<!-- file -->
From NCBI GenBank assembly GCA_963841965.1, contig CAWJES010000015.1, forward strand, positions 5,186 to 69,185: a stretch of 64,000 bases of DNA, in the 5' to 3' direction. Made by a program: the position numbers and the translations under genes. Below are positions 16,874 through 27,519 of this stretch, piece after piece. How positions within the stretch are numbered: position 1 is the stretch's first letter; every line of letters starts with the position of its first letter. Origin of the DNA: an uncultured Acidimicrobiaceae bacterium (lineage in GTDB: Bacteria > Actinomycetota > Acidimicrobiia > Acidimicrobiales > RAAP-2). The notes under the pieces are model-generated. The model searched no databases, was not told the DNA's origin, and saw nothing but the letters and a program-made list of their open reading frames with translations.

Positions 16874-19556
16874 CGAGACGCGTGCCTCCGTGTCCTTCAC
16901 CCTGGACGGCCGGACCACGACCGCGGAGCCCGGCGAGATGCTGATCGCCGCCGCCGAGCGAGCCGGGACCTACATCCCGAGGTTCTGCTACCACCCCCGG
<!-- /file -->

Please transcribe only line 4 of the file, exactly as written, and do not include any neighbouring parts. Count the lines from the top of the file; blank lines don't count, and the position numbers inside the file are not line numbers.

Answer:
16901 CCTGGACGGCCGGACCACGACCGCGGAGCCCGGCGAGATGCTGATCGCCGCCGCCGAGCGAGCCGGGACCTACATCCCGAGGTTCTGCTACCACCCCCGG